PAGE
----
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GSK-3β Downregulates GluR1 Phosphorylation at Ser845 in the Spinal Cord in Rats with Remifentanil-Induced Postoperative Hyperalgesia

L4-L6 spinal cords were collected at 2 days after remifentanil infusion. Remifentanil infusion and incision increased the phosphorylation of the GluR1 subunit at Ser845 but had no effect on the phosphorylation of GluR2 (Ser880) (P = 0.0007, P = 0.255). This increase was inhibited with the application of LiCl or TDZD, indicating that GluR1 phosphorylation was dependent on GSK-3β activity in rats with remifentanil-induced postoperative hyperalgesia (P = 0.0036, P = 0.0051, Fig. 8).

Figure 8

Figure 8

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GSK-3β Inhibitors Upregulate Rab5 Expression in the Spinal Cord of Rats with Remifentanil-Induced Postoperative Hyperalgesia

Spinal cords were collected 2 days after remifentanil infusion. Remifentanil infusion and incision decreased Rab5 expression (P = 0.0004) but had no effect on Rab4 and PSD-95 expression (P = 0.645, P = 0.732). The decrease in Rab5 expression was reversed with the application of LiCl or TDZD-8, indicating that GSK-3β modulates GluR1 trafficking via Rab5 in rats with remifentanil-induced postoperative hyperalgesia (P = 0.0003, P = 0.0001, Fig. 9).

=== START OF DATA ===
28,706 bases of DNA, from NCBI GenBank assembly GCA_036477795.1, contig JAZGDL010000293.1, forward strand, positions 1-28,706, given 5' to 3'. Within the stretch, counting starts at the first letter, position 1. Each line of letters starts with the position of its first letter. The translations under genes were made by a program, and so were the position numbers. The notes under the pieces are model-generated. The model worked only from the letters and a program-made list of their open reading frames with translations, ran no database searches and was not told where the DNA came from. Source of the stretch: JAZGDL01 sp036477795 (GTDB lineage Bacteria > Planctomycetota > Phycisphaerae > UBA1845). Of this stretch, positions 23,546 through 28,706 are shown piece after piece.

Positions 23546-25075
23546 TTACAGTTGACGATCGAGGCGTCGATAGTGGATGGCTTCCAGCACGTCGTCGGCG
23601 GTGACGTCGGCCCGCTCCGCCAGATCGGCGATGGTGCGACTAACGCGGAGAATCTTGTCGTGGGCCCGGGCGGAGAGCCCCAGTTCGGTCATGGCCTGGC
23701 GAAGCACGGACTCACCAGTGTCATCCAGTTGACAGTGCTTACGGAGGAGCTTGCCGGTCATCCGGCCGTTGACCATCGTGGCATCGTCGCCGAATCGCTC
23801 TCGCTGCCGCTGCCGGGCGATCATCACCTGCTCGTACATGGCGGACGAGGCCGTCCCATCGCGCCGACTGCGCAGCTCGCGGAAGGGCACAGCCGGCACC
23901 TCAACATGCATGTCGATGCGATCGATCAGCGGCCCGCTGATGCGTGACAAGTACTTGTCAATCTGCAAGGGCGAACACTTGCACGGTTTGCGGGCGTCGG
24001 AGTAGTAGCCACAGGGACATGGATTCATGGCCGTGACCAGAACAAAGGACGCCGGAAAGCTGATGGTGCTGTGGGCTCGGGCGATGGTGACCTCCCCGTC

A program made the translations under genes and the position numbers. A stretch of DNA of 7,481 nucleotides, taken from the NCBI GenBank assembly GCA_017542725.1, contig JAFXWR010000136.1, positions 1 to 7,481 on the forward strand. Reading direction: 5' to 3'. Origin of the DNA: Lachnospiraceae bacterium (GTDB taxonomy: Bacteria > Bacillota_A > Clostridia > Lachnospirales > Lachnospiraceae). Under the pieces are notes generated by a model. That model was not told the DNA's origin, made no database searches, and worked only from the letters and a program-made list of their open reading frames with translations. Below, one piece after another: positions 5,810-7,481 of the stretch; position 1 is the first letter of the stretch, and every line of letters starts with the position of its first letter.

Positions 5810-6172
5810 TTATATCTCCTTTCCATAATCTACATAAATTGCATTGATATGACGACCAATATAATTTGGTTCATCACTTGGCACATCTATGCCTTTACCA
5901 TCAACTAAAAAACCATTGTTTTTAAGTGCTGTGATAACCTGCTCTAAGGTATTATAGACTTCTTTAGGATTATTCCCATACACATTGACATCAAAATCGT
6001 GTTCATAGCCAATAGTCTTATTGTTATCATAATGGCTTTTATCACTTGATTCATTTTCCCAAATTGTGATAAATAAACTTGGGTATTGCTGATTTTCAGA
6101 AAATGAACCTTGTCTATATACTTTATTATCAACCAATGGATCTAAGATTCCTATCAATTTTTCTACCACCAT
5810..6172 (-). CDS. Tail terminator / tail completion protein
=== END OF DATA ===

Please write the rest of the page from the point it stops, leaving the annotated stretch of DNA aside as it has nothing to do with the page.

Figure 9

Figure 9

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DISCUSSION

In the present study, we found that remifentanil infusion and incision enhanced GSK-3β activity in the spinal cord by increasing dephosphorylation of Ser9 and phosphorylation of Tyr216. Remifentanil-induced postoperative hyperalgesia increased GluR1 trafficking into membranes, pGluR1 (Ser845) and Rab5, but had no effect on pGluR2, Rab4, or PSD-95 in the dorsal spinal cord. These changes can be prevented by GSK-3β inhibitors, LiCl and TDZD. In the whole-cell patch-clamp study, remifentanil enhanced the amplitude and the frequency of AMPAR-mediated mEPSC, which were also attenuated by GSK-3β inhibitors. These results suggest that GSK-3β inhibition can prevent remifentanil-induced hyperalgesia via regulating AMPAR subunit GluR1 expression and AMPAR function by altering pGluR1 and Rab5 expression in dorsal horn neurons.